Free speech – or hate speech?

Published by the ipaper (8th August, 2016)

Jérémy Gabriel was born with a rare congenital disorder called Treacher Collins Syndrome, which can cause severe facial disfigurement affecting development of the eyes, ears, cheekbones and jaw. Although symptoms vary widely, this can be an especially difficult condition for children. It left him battling ear infections, struggling to speak and deaf until he received a hearing implant aged six, followed by 20 more medical interventions as he grew into adulthood.

So after enduring such difficulties, it is fair to assume few would begrudge Gabriel a slither of fame that fell his way. Having received his implant, he became fascinated with sound. A music teacher discovered he had perfect pitch, and the boy became passionate about singing. Such was his talent he was selected to sing for the Pope, going on to perform for Celine Dion and at prestigious political and sporting events.

Yet this boy’s struggle and success became the butt of bigoted humour for one of Canada’s most prominent comedians. Mike Ward says he noticed ‘a little deaf guy who seemed like he was about to die’. His response was to turn Gabriel’s travails into a rambling routine which, as Ward describes it, ‘the essence of the joke was why isn’t he dead yet?’ He talked about trying to drown him – ‘the little bastard, he’s just not dying’ – before concluding his rant with the line: ‘I didn’t know what illness he had so I Googled it and it turns out he’s just ugly.’

This is crass and horribly cruel, regardless of any intended satire of wider issues. When Gabriel saw the video, he says it made him think his life was worth less than other people because of his disability. ‘I lost confidence and hope,’ he said, suffering bullying at school and even attempting suicide. Ward, by contrast, has established himself as one of north America’s top comics with similar bad-taste gags about paedophelia, porn and his private parts. His last tour grossed $5m.

Now this man who finds it funny to mock people with disabilities is making his debut in Britain at the Edinburgh Festival Fringe. He seeks to turn himself into a liberal martyr by calling his show ‘Freedom of Speech Isn’t Free’. Human rights lawyers took the callous comic to court over the Gabriel gag after a complaint by his parents and a judge ordered him to pay £24,000 damages. Ward claims the case led to depression. This did not, however, stop him saying: ‘I’ll go to the Supreme Court… I’ll stretch this thing out until the kid dies.’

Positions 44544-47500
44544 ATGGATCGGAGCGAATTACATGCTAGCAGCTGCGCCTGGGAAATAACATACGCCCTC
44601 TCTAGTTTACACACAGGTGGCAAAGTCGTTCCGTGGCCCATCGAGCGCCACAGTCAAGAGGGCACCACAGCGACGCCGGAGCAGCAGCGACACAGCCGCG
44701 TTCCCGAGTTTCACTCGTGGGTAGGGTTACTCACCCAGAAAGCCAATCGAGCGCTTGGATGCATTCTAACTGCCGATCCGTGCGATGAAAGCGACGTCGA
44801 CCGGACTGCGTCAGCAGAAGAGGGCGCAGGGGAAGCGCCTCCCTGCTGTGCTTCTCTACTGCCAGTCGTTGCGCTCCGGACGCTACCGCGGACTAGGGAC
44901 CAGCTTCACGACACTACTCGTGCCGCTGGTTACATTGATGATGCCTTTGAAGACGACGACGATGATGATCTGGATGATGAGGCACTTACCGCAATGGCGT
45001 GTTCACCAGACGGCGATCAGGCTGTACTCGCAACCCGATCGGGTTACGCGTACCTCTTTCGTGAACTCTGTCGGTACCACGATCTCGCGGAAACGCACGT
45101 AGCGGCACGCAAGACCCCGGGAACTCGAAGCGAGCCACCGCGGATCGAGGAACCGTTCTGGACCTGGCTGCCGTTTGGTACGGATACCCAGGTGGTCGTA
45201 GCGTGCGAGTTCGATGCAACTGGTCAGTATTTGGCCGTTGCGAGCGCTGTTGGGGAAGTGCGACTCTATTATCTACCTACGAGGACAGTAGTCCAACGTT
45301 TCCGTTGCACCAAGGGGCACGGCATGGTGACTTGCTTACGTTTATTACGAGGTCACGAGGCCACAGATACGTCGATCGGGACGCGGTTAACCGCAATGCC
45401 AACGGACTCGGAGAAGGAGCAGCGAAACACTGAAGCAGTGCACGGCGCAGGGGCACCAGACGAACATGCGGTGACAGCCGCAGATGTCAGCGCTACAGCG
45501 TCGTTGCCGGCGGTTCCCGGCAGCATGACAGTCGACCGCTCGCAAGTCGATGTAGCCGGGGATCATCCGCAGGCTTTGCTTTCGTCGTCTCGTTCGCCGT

No surprise to discover he is supported by his friend Jimmy Carr, who came up with the show’s title. Carr has also laughed at disabled people on his path to fame and fortune. He made jokes about kids with Downs Syndrome supposedly all looking the same, while earlier this year was ruled to have broken broadcasting rules with offensive jibes about people with dwarfism. ‘If you’re a dwarf and you’re offended by that, grow up,’ he concluded, displaying the wit of a seven-year-old.

Imagine the furore, rightly, if these people were making racist or homophobic jokes in similar cheap taste. Yet laughing at the most excluded minority seems fine. Carr carries on hosting shows on Channel 4, which proclaims a public service ethos and prides itself on campaigning over disability rights. The multi-millionaire received far more flak over his tax dodging than for poking fun at people with disabilities.

Frankie Boyle got to write regularly for The Guardian, as well as appearing on television, despite despicable jokes about Katie Price’s disabled child. He has also mocked people with Down’s syndrome for their haircuts, clothes and even their voices – along with making offensive tweets about Paralympians. No surprise to discover Ward is an admirer, even saying Boyle’s contemptible lines about Price’s son was ‘a really funny joke.’

These smug comics claim to be pushing boundaries and argue nothing should be beyond the pale. But there is always a degree of self-censorship, even in the most extreme act; the issue is where you draw the line. How can a disabled child defend themselves against famous entertainers making degrading attacks on them before hundreds of adoring fans? This is not about the precious sanctity of free speech. It is simply prejudice dressed up as comedy, hate language that would be unacceptable in other areas of life that has a corrosive impact on wider society.

Ward defends his right to ‘make fun of everything’. But there is nothing funny about famous people encouraging fans to laugh at those with disabilities. There is nothing funny about a child struggling to grow up with a disfiguring condition being driven to attempt suicide. There is nothing funny in almost two-thirds of disabled children being bullied, compared with one-quarter of other pupils. There is nothing funny in the rise of reported hate crime against disabled people. There is nothing funny in abuse and even killing of people with learning difficulties because they are different.

Sticks and stones break bones but words wound and can leave lethal residue. This is why crude racism and crass homophobia is deemed wrong in modern society, even on stage. Yet still prejudice seems permitted when it comes to people with disabilities. Is it any wonder they find it so much harder to get jobs, earn decent wages and achieve full potential? So much for the London Paralympics changing everything. Four years on, a comedian guilty of grotesque abuse wins applause at our most famous arts festival, hiding prejudice behind the flag of free speech.

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